If any plant deserves to be called a panacea it is cat's claw, or una de gato. This vine is named for its sharp, curved spines. The bark is used to treat a wide range of ailments including ulcers, gastritis, arthritis, asthma, diabetes, Alzheimer's and PMS. It is effective against tumors and is being studied for its effectiveness in treating certain AIDS-related symptoms.

Cinnamon tree photo


(Cinnamomum verum)
Cinnamon bark is widely used as a spice for cooking. For cultivation, a tree is grown for two years and the it is coppiced. The next year a dozen of so shoots will form from the roots. These shoots are then stripped of their bark and left to dry. Only the thin inner bark is used; the outer woody portion is removed, leaving meter long cinnamon strips which curl into rolls on drying.

Coconut tree

(cocos nucifera)

An easy to grow palm in almost any conditions. The coconut, juice and oil are highly medicinal as well as tasty. A renewable resource that provides medicinal properties and much more.

Huevos de Chucho

(Thevetia ahouai)
A small three or shrub, growing up to eight meters in height with a smooth greyish bark and small bright red berrys resembling testicles.

cancerillo photo


(Hamelia patens)
This shrub is used to treat skin irritations, menstrual cramps, and insect bites. If bit by the notorious tabano, or doctor fly, the swift application of crushed leaves to the area will provide relief.

Lemon Grass

(Cymbopogon citratus)
Lemongrass is drunk before bed to induce sleep. The infusion is also used to loosen and lessen mucous, to treat fevers, cramps, and stress. The essential oil is used as a food flavoring and an ingredient in cosmetics, perfumes and insect repellents. The oil also has antibacterial properties.


(Mangifera indica)
The plant is found abundantly throughout England, on hedge-banks and the sides of fields, in dry thickets and on all waste places. In Scotland it is much more local and does not penetrate very far northward. Agrimony has an old reputation as a popular, domestic medicinal herb, being a simple well known to all country-folk. It belongs to the Rose order of plants, and its slender spikes of yellow flowers, which are in bloom from June to early September, and the singularly beautiful form of its much-cut-into leaves, make it one of the most graceful of our smaller herbs.
A fast growing perennial to 3-5 feet tall with yellow flowers on long slender spikes. Grows in zones 3-8. Taken as a tea, it is useful for liver, kidney and bladder problems. It is also a healing herb for mucous membranes and it's astringent properties help stop bleeding. The plant also produces a yellow/gold dye.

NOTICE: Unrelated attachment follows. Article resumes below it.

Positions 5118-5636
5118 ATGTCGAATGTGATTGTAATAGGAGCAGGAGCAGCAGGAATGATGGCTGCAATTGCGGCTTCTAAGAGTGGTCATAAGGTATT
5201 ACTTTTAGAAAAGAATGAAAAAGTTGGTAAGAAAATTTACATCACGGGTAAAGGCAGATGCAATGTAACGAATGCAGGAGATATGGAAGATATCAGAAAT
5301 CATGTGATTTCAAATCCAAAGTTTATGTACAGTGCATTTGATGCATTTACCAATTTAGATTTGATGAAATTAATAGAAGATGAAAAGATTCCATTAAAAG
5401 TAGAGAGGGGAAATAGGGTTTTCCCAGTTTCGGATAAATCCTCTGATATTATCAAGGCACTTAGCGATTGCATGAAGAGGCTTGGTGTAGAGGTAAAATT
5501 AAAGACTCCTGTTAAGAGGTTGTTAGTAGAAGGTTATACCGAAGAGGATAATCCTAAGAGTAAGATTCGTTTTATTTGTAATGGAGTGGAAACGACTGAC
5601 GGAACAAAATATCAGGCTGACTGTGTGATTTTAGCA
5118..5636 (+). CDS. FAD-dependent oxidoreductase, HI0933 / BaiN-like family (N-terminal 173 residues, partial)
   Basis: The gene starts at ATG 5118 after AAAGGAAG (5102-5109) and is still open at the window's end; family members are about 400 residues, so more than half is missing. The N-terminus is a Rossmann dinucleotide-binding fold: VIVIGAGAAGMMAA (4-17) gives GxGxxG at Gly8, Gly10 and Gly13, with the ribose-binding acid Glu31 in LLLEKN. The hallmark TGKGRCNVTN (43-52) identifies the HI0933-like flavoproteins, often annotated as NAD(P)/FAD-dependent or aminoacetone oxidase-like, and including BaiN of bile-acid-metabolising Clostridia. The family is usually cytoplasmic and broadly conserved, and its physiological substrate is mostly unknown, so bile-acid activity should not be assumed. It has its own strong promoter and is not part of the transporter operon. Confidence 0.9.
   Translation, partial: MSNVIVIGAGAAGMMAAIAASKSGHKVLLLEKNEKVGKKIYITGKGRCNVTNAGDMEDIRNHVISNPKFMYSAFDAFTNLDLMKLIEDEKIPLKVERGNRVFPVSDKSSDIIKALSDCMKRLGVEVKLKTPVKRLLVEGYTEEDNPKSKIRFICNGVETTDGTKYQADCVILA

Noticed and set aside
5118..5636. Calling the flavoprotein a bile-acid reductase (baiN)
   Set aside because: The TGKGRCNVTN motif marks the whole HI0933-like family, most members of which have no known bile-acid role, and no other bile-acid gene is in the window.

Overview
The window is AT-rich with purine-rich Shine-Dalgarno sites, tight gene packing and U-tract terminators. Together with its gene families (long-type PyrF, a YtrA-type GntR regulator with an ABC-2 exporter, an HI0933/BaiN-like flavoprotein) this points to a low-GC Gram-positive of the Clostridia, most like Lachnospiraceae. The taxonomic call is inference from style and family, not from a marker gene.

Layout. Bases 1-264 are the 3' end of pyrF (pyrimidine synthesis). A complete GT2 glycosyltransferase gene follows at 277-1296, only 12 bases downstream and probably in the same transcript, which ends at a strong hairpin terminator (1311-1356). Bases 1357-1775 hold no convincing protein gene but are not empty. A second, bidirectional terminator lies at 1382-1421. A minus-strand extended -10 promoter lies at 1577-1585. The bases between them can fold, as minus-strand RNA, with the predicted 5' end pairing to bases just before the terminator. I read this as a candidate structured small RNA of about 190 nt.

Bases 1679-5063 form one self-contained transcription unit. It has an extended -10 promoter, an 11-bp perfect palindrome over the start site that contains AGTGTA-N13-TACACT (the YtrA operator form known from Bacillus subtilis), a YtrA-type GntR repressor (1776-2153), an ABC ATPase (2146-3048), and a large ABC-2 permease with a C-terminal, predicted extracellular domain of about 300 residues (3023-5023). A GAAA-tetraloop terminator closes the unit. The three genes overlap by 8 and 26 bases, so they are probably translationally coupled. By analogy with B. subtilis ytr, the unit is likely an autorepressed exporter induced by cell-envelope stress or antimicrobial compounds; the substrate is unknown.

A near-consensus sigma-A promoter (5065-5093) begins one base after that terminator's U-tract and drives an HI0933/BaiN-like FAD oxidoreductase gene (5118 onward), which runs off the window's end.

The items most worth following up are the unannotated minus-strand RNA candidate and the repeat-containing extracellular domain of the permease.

moringa photo


(Moringa oleifera)
This is an interesting plant and every part of the Moringa is used. This includes the bark, the flowers, seeds, fruits, leaves and root. In Asia and Africa, Moringa is used to fight malnutrition since the leaves and seeds can be cooked. The wonders of the Moringa plant are immense, and this can be credited to its mineral, protein and vitamin properties which make it a great antioxidant.

Nance photo


(Byrsonima crassifolia)

The nance's yellowish skin of the fruit surrounds a code that is simply packed with vitamins and minerals. The juicy pulp of the fruit harbors an abundance of nutrients such as vitamin C, Vitamin E and vitamin K. There is also a large presence of riboflavin, thiamine, pantothenic acid, niacin, folate and manganese in the power packed bulbs. Nance fruit is shaped like a small sphere and has a very aromatic scent that does not compare to other fruits you may know. The taste of the fruit ranges from sweet to sour. You always know when a nance fruit is ripe, when it turns from green to striking yellow. Nance fruit is a great home remedy for a number of ailments. Here are a few: The fibrous fruit is used to treat constipation. The folate in the fruit also helps treat depression. Nance fruit improves memory and can help deter memory loss. Wounds and rashes can also be treated with the bark. Nance is used locally in the communities where it is popular to address wheezing and other pulmonary diseases. The fruit helps relieve both fatigue and aching bones. Nance fruit helps create red blood cells and antibodies as well as lowering blood pressure. Teeth and bones can be strengthened by using the fruit. Finally the fruit helps to reinforce the cardiac system.

neem photo


(Azadirachta indica)
A miracle cure for many ailements, you will also see it used as fence posts as it is so easily propogated it is considered an invasive tree.



(Carica papaya)
(Papaya) The papaya is a short-lived, quick-growing, soft-wooded tree that has never been found in the wild. They have been known to be hermaphroditic and able to pollinate themselves. Interestingly, both male and hermaphroditic trees (but never females) can undergo sex reversal; the type of flower produced on one tree apparently depends on age, season, and probably other variables as well. In any case, the sex of a tree can not be determined until flowering starts.

guava photo


(Passiflora incarnata)
There are several species of these beautiful vines.


Vinca minor